News & Resource CenterTax Impact Newsletter
In its much-anticipated decision in South Dakota v. Wayfair, the U.S. Supreme Court ruled, by a 5 to 4 margin, that a state may require out-of-state sellers to collect sales and use tax even if they lack a physical presence in the state. In reaching this result, the court overturned its landmark 1992 decision in Quill Corp. v. North Dakota.
Ruling’s effect on businesses
What does this mean for businesses that sell their products or services across state lines? The answer, as with so many questions about tax laws and regulations, is “it depends.” One thing it doesn’t mean is that you should start collecting sales tax from customers in every state in which you do business. That obligation depends on 1) whether a state has passed a statute requiring businesses without a physical presence to collect tax from customers in the state, and 2) if so, what level of activity is required within the state to trigger those tax collection obligations.
In the wake of Wayfair, legislation in this area is in a state of flux. So it’s important to monitor developments in the states in which you do business to determine your tax collection responsibilities.
Question of nexus
It’s important to understand that Internet and mail-order purchases from out-of-state sellers have always been taxable to the consumer. But collecting tax from individuals — who rarely report their purchases — is impracticable. That’s why states require sellers to collect the tax, if possible.
A state’s constitutional power to impose tax collection obligations on your business depends on your connection, or “nexus,” with the state. Nexus is established when a business “avails itself of the substantial privilege of carrying on business” in a state.
In Quill, the Supreme Court ruled that nexus requires a substantial physical presence in a state, such as brick-and-mortar stores, offices, manufacturing or distribution facilities, or employees. But in Wayfair, the Court acknowledged that in today’s digital age nexus can be established through economic and “virtual” contacts with a state.
The Court emphasized that South Dakota’s statute applied to sellers that, on an annual basis, deliver more than $100,000 in goods or services into the state or engage in 200 or more separate transactions for the delivery of goods and services into the state. This level of business, the Court explained, “could not have occurred unless the seller availed itself of the substantial privilege of carrying on business in South Dakota.”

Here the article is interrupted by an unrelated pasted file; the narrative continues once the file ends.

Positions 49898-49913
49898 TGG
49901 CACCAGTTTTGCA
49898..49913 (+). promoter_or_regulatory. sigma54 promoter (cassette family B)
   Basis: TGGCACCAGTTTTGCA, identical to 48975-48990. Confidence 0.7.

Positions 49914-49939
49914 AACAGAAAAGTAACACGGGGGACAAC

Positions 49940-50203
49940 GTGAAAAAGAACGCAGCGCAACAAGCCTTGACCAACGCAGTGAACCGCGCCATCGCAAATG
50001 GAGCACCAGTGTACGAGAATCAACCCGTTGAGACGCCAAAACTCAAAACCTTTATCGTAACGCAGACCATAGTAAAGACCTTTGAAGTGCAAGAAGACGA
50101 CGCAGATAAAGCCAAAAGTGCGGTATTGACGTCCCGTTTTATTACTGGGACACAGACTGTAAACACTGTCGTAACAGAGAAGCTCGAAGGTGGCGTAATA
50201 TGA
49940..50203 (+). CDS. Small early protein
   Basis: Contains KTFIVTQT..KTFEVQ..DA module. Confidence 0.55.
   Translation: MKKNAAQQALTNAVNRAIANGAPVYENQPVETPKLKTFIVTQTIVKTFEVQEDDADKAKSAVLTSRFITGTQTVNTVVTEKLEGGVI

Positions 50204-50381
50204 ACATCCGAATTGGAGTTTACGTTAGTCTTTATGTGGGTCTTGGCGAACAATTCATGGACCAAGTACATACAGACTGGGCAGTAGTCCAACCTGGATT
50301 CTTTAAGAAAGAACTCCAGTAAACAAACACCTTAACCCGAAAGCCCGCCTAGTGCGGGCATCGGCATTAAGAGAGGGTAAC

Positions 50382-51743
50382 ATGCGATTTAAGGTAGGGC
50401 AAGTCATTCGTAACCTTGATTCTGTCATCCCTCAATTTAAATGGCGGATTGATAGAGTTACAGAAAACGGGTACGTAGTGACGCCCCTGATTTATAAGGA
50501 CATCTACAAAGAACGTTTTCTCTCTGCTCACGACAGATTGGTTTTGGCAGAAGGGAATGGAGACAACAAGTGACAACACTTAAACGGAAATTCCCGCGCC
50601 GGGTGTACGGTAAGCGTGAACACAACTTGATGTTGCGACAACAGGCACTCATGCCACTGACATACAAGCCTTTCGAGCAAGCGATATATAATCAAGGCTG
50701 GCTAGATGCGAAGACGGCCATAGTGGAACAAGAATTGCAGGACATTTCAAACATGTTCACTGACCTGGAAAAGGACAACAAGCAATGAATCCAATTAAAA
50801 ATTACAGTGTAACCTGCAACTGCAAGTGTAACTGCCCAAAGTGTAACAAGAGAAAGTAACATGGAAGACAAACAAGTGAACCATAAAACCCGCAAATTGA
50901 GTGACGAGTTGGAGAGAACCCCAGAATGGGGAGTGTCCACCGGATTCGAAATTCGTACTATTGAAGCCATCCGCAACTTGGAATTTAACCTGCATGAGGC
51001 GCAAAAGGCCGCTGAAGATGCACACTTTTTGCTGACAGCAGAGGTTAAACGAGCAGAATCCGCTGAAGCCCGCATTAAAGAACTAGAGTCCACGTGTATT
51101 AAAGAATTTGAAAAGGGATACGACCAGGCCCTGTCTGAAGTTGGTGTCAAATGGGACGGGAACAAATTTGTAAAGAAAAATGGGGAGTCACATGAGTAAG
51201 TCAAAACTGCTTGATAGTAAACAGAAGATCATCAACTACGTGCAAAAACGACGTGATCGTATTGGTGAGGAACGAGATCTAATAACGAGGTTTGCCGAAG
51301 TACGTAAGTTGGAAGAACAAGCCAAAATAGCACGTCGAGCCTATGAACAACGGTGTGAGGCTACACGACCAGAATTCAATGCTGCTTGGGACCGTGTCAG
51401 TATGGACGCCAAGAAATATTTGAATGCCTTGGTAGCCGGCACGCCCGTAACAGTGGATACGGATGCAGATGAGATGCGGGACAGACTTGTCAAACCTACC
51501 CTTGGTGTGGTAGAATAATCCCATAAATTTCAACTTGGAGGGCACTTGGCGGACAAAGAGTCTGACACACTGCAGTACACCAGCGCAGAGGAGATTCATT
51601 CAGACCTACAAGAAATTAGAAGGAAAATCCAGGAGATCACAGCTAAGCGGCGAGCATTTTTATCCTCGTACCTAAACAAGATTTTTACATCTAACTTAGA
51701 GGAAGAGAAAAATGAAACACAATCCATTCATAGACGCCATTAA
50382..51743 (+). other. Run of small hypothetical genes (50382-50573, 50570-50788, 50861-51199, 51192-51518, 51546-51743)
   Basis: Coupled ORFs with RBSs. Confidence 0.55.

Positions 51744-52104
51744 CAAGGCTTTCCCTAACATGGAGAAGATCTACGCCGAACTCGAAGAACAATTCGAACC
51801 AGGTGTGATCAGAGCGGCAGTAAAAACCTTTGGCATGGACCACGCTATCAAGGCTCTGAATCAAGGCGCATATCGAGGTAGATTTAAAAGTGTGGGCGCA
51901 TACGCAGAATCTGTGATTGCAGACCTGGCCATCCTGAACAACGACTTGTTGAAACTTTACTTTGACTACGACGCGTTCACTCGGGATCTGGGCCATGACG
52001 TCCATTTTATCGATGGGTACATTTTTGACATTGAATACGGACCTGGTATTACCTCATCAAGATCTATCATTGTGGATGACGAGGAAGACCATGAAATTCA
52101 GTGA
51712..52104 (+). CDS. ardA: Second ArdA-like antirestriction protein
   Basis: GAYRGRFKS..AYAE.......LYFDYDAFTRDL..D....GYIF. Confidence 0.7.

Now that the physical presence requirement has been eliminated, you can expect many, if not most, states to pass or begin enforcing “economic nexus” statutes — that is, statutes that impose sales and use tax obligations based on a business’s level of economic activity within the state. Some states already have such statutes on the books, with enforcement tied to Quill being overturned. Others are in the process of modifying existing laws or passing new ones to impose tax collection obligations on remote sellers that meet economic nexus requirements.
To avoid legal challenges, it’s likely that states will adopt statutes similar to South Dakota’s. (See “Will other states follow South Dakota’s lead?”) States that have already passed or announced changes to their tax laws after the Wayfair decision have signaled that they’ll adopt sales thresholds consistent with those applied under South Dakota law.
Do your homework
Right now it’s critical to determine your sales and use tax compliance obligations in states where you sell products and services but don’t have a physical presence. And keep an eye on legislative developments, because the requirements may change in coming months.
Sidebar: Will other states follow South Dakota’s lead?
In South Dakota v. Wayfair, the Supreme Court found that the South Dakota statute’s annual sales thresholds ($100,000 in sales or 200 separate transactions) were sufficient to satisfy constitutional requirements. Those thresholds established the substantial nexus required before a state can regulate interstate commerce.
The court didn’t rule on whether any of the statute’s provisions unconstitutionally discriminated against or placed an undue burden on interstate commerce. But it did comment that three features of the statute appeared to be designed to avoid such a result:
- The annual sales thresholds essentially created a “safe harbor” for businesses that had limited contact with the state.
- The statute couldn’t be applied retroactively — that is, the state couldn’t hold out-of-state sellers liable for failure to collect taxes on past sales.
- South Dakota was one of more than 20 states that had adopted the Streamlined Sales and Use Tax Agreement, which reduces out-of-state sellers’ administrative and compliance costs.
This doesn’t necessarily mean that states establishing lower thresholds or applying their statutes retroactively won’t pass constitutional muster. But doing so opens them up to potential legal challenges. To avoid litigation, it’s expected that most states will follow the South Dakota formula closely.